Celebrating Darwin’s legacy: Theodore Walker Jr., associate professor of ethics and society at SMU’s Perkins School of Theology, will speak on “Methodist Perspectives on Darwin and Creation Through Evolution” as part of the Perkins Theological School for the Laity. He will speak between 9 a.m. and 4:45 p.m. March 7 in the Hughes-Trigg Student Center. The event is part of SMU’s series “Darwin’s Evolving Legacy: Celebrating Ideas That Shape Our World.” For more information, contact Pia Vogel or call 214-768-1790.

Afro-Cuban All StarsIn McFarlin Auditorium:

March 7: TITAS presents Juan de Marcos & The Afro-Cuban All Stars at 8 p.m. For tickets, call 214-528-5576.

Compiled by Theresa Nelson (’09.)

Calendar Highlights: Feb. 9, 2009

Book cover of Matthew Pearl's 'The Dante Club'Fact and fiction: Novelist Matthew Pearl (The Dante Club, The Poe Shadow) discusses the process of turning real life into fiction for a popular audience at 4 p.m. Feb. 9 in McCord Auditorium, 306 Dallas Hall. Books will be available for purchase courtesy of the SMU Bookstore. Presented by the University Honors Program and the Gartner Honors Lecture Series. For more information, contact David Doyle.

Love is in the air: The Hughes-Trigg Student Center presents its annual Valentine’s Vendor Fair 10 a.m.-4 p.m. Feb. 12 in the Commons and Crossing. Shop for a loved one (or for yourself) among gifts ranging from jewelry, cosmetics and fashion to flowers, candy, candles and more. For more information, contact Mariana Sullivan, 214-768-4498.

Well versed: History Professor Joan Shelley Rubin of the University of Rochester, author of Songs of Ourselves: The Uses of Poetry in America and The Making of Middlebrow Culture, speaks on “Poetry in Practice: American Readers and the Uses of Verse, 1880-1950” Feb. 12 in DeGolyer Library. A reception begins at 6 p.m. in the Texana Room, with the lecture at 6:30 p.m. in the Stanley Marcus Reading Room. Presented by the Gilbert Lecture Series of the Department of English, Dedman College.

Honoring Ebby: Dallas real estate pioneer Ebby Halliday will be honored on the publication of her new biography, Ebby Halliday: The First Lady of Real Estate, with a reception 2-4 p.m. Feb. 15 in DeGolyer Library. Books will be available for purchase. RSVP to Betty Friedrich, 214-768-3231.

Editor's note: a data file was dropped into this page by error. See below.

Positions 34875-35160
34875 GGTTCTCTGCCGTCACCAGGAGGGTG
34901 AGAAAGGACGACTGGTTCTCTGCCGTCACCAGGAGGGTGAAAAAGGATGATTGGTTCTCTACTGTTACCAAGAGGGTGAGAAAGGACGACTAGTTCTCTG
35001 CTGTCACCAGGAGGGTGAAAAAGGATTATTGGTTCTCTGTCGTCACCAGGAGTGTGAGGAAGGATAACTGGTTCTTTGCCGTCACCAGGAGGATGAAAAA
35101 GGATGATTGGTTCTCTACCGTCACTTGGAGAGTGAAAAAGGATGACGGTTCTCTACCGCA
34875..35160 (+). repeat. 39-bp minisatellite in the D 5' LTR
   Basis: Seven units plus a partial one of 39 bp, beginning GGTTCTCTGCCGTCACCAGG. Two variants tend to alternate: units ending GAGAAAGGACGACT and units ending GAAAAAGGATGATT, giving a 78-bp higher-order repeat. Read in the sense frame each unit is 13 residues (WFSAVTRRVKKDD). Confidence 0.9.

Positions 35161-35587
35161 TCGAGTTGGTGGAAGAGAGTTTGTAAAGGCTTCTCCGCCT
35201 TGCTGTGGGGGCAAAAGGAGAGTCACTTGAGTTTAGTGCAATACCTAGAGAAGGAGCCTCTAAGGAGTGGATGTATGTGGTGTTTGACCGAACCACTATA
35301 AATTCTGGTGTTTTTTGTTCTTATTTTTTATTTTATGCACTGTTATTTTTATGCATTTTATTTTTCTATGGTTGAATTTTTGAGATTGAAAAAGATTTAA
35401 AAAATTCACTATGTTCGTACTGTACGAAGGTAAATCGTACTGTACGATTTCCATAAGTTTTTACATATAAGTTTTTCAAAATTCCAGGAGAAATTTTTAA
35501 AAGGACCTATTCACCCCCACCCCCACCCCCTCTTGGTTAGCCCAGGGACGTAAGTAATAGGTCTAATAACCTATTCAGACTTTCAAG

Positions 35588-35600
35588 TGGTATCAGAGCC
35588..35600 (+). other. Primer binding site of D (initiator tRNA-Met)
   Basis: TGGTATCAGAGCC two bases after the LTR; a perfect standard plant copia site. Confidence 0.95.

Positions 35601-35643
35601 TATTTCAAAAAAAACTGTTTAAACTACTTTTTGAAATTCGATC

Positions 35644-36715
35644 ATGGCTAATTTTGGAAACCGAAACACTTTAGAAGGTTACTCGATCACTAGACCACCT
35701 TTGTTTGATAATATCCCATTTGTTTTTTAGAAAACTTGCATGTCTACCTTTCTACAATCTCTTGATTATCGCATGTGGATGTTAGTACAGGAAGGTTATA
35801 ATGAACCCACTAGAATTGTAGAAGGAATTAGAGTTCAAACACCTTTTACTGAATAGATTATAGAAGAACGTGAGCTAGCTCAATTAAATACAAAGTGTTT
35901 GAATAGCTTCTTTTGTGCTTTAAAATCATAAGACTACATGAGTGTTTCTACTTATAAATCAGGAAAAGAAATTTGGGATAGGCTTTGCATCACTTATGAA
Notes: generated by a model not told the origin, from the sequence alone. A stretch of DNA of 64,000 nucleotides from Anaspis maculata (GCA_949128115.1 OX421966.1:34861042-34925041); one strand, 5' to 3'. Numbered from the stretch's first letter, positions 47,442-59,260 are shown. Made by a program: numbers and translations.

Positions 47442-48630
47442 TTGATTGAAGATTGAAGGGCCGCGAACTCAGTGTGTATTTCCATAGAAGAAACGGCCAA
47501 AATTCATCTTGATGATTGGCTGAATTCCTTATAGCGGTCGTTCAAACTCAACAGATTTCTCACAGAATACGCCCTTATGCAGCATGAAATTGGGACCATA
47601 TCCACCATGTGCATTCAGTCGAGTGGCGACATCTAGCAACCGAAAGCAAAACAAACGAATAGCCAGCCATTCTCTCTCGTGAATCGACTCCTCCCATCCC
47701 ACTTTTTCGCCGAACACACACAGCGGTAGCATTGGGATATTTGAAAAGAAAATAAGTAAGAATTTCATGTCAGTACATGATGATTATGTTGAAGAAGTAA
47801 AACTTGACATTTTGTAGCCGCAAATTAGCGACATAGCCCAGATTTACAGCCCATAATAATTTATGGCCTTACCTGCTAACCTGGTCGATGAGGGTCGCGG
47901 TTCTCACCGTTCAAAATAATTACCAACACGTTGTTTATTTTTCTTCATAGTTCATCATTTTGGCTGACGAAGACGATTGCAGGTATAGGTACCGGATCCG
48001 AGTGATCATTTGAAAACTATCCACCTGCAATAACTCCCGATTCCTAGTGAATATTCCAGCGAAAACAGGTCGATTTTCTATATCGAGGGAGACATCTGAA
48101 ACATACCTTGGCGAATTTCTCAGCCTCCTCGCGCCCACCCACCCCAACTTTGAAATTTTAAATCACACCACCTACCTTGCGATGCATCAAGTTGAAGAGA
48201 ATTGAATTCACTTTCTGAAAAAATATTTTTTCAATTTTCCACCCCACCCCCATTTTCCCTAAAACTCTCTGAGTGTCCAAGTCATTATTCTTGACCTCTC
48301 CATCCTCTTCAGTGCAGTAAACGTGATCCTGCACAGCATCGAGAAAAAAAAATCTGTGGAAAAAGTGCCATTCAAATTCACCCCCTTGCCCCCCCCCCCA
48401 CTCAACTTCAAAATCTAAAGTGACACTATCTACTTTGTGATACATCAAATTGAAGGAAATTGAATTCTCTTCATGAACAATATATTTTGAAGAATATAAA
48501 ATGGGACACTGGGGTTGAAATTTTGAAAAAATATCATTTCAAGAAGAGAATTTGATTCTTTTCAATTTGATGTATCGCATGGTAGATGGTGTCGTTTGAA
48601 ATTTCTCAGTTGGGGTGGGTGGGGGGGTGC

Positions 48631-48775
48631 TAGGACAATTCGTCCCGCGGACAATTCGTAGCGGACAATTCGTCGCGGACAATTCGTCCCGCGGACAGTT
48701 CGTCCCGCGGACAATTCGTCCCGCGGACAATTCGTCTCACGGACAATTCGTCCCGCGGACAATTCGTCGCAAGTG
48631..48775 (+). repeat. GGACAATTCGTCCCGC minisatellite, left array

Bettye LaVetteIn McFarlin Auditorium:

Feb. 13: TITAS presents soul singer Bettye LaVette, who performed at the 2008 Kennedy Center Honors and at the Lincoln Memorial Concert during President Obama’s inaugural celebration, at 8 p.m. Order tickets online or contact the TITAS box office at 214-528-5576.

Calendar Highlights: Nov. 21, 2008

Thanksgiving cornucopiaThe SMU Forum is taking a break for the holiday and will return after Thanksgiving. Your news, calendar and For the Record items will be saved for upcoming issues. Keep sending your Forum news to Kathleen Tibbetts, 214-768-7672.

Turkey Day treats: SMU Catering is accepting Thanksgiving orders for cakes, pies, cookies and breads through Nov. 21. Make your choices from the 2008 menu and order form (PDF format), and follow the directions for placing your order in person or by mail, phone or fax. All prices include tax. Baked goods are for pick-up only and will be available Nov. 24-25 from 10 a.m. to 4 p.m. in Umphrey Lee Center. Visa, MasterCard and checks (payable to SMU Catering) are accepted.

Sharing is caring: In response to the 29-million-meal gap for people living at or below the federal poverty level, the “Close the Gap” food drive intiative cosponsored by Meadows School of the Arts and SMU-in-Legacy continues through Nov. 24, 2008. Drop off items for the North Texas Food Bank in the campus collection boxes, or contribute through the online grocery cart.

Vincent Van Gogh, 'Head of a Peasant Woman'Lasting impression: The Meadows Museum‘s groundbreaking exhibition “From Manet to Miró” closes Dec. 2, 2008. See it soon – visit the website for museum hours. (Left, Head of a Peasant Woman by Vincent Van Gogh; pencil, conté crayon and black chalk on paper; 1884. Photograph by José Loren, courtesy of The Abelló Collection.)

Live united: SMU’s 2008 United Way campaign is now under way. Make a donation with Express Ca$h at the Hughes-Trigg Mane Desk, or contribute online and check your department’s progress.

Will sing for food: The 160-voice Resounding Harmony choir, directed by Timothy Seelig, will team up with the Meadows Chorale and Meadows Concert Choir for a benefit concernt at 8 p.m. Nov. 24 in Caruth Auditorium, Owen Arts Center. The choirs will donate at least 50 percent of concert proceeds to the North Texas Food Bank and Crossroads Community Services. Tickets are $25 per person, available at www.resoundingharmony.org or through Sandy Huneke at 817-913-9978.

Tate Series continues: The 2008-09 Tate Distinguished Lecture Series continues Dec. 2 with Philippe de Montebello, the longest-serving director of New York City’s Metropolitan Museum of Art. Find more information at the Tate Distinguished Lecture Series website.